Improvising Designs with a Die Cutter #1

Today’s discovery in my studio is a Go! Baby Fabric Cutter from AccuQuilt. And it reminded me of how much I enjoyed making this little quilt, Quiet Morning #2.

Quiet Morning #2 is living with a collector somewhere in the world today. But in the next few days, I’ll show you how to improvise a quilt design like this with die-cut shapes.

True, I usually free cut fabric shapes when making an improvised quilt. But with a die cutter, it is easy to crank out multiples of perfectly cut shapes.

This die, #55327, has 2 different dot sizes and 2 different petal sizes. Also, a really neat negative shape appears after cutting the fabric. Negative shapes have a lot of potential.

First Steps in Using a Die Cutter to Make an Improvised Quilt

  • Select a die with the shapes you want to use. Dies made for applique like the Accuquilt Daisy Die #55327 I’m using are my favorite.
  • Pre-fuse the fabrics for your design. (See Fusing Tips.) I’m using 1/4 of Rainbow Rich fabric that has all the colors I need for this project.
  • After the fabric cools, remove the paper that comes with the fusible web.
  • Cut 4 rectangles measuring the same size as the die using a decorative rotary cutter blade like a pinking blade or use pinking shears. Why, you ask? Because it looks good and you’ll thank me later.
  • Place the die on the cutter bed with the foam side up.
  • Stack the fabric squares on the die with the glue sides up. This is important: do not stack the fabric with the glue sides together or you will never get them separated. (Ask me how I know!)
  • Put the protective mat on the fabric and crank the die, fabric, and mat through the roller.
  • Separate the shapes and think about how you might use them in an improvised design. I’ll show what I did with mine in a few days.

Queen Poppy: Binding and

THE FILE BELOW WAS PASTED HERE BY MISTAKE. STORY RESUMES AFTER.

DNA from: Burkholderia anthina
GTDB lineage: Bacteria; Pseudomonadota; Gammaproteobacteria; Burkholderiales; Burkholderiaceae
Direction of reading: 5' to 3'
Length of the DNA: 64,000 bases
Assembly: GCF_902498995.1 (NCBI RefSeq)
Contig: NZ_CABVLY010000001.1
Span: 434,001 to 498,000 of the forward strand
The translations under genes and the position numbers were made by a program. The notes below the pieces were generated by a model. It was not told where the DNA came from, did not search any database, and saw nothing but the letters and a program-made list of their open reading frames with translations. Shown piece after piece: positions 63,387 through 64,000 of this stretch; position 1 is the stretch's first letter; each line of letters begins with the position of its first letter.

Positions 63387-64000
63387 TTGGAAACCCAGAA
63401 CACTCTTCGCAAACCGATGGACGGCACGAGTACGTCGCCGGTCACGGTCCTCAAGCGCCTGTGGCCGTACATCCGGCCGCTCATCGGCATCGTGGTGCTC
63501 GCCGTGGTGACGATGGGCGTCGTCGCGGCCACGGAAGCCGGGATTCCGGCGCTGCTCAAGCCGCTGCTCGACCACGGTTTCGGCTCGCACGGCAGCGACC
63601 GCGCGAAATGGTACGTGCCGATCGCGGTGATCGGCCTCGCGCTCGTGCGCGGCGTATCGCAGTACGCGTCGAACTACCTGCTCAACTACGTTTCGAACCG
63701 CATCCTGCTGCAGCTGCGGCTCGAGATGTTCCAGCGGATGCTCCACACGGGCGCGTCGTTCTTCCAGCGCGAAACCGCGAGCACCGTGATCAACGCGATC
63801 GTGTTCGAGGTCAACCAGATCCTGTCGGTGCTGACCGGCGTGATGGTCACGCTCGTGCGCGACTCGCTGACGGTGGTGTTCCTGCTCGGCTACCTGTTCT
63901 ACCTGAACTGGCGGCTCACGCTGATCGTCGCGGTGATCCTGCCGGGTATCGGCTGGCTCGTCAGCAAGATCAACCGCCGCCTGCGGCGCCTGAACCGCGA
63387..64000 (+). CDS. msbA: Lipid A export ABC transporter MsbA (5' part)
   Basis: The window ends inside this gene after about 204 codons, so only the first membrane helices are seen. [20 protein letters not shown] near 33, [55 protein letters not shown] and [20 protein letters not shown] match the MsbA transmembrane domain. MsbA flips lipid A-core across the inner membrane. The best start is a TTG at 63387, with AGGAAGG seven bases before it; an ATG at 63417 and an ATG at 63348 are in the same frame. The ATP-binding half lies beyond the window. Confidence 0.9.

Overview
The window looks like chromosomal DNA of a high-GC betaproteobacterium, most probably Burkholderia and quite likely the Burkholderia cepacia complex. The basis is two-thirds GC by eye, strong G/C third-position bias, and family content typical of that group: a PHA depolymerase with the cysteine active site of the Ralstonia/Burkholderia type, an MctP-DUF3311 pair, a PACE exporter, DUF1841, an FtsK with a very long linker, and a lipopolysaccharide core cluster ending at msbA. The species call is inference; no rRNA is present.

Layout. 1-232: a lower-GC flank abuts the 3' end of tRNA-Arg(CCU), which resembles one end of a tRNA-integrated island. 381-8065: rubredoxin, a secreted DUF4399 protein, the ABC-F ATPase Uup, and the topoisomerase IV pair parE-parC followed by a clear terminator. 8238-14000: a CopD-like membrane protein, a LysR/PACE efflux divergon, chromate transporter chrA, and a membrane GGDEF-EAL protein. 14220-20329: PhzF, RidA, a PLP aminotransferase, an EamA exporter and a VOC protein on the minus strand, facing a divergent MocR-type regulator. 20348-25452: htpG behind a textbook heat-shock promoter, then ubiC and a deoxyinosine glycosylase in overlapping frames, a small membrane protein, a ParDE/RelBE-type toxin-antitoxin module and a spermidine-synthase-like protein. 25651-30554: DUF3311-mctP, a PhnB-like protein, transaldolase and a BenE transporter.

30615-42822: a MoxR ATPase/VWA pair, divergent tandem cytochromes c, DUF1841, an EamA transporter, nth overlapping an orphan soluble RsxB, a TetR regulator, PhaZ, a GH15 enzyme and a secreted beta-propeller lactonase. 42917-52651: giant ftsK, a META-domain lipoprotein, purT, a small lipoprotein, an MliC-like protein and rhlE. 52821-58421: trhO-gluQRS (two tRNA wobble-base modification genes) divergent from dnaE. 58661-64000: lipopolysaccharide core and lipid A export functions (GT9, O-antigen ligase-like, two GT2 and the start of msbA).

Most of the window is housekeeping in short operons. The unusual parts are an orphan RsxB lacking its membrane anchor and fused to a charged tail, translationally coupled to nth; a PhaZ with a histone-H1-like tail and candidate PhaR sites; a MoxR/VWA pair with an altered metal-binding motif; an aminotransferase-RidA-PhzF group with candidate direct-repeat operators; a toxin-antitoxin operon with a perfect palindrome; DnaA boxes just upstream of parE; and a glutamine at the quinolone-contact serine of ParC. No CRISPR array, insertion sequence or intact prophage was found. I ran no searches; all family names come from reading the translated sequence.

Just a few more steps and your Queen Poppy quilt is complete.

Thank you so much for joining me in making this little fused art quilt. I hope you’ve enjoyed it. And if you want to share a photo of your Queen Poppy with me, please email me at laura at

(If you need to catch up, please visit the Queen Poppy Stitch Along page to create your quilt.)

Step #10

  • Machine quilt the quilt using a titanium or chrome coated embroidery needle and free-motion stitching. (Please note that this step is optional. It is not necessary to machine quilt the piece.)
  • To add free-motion stitching, drop the feed dogs on the machine and guide the needle around all the organic shapes in the design while moving the quilt.
  • Add a hanging sleeve across the top part of the quilt if desired.
  • You did it! Please send me a photo of your artwork. I’d love to see it. Send to: laura at

Queen Poppy: Finishing Embroidery

We are close to the finish line! The final steps for hand embroidery are … at hand.

You’ll notice that the turquoise thread outlining the poppy bulb is the complementary color of the orange fabric. Turquoise makes orange sing.

The thread color also repeats the turquoise found in the stem, crown, and other threads used in the design. Repetition of color holds the viewer’s attention and draws their eye around the piece. Give it a try!

(If you need to catch up, please visit the Queen Poppy Stitch Along page to create your quilt top and begin the embroidery.)

Step #9

  • Stitch Blanket Stitches around each edge of the shapes that make up the poppy bulb. Use a size 8 pearl cotton thread (like Aquamarine) and a size 3 hand embroidery needle.

  • Stitch Fern Stitches from each tip of the bud crown down to the base of the crown. Use a size 12 pearl cotton thread (like Southwest Rainbow) and a size 5 hand embroidery needle.

  • Stitch a Chain Stitch around the edges of the bud crown. Stitch on the background fabric and right next to the edge of the crown to outline the shape. Use a size 12 pearl cotton thread (like Sunrise).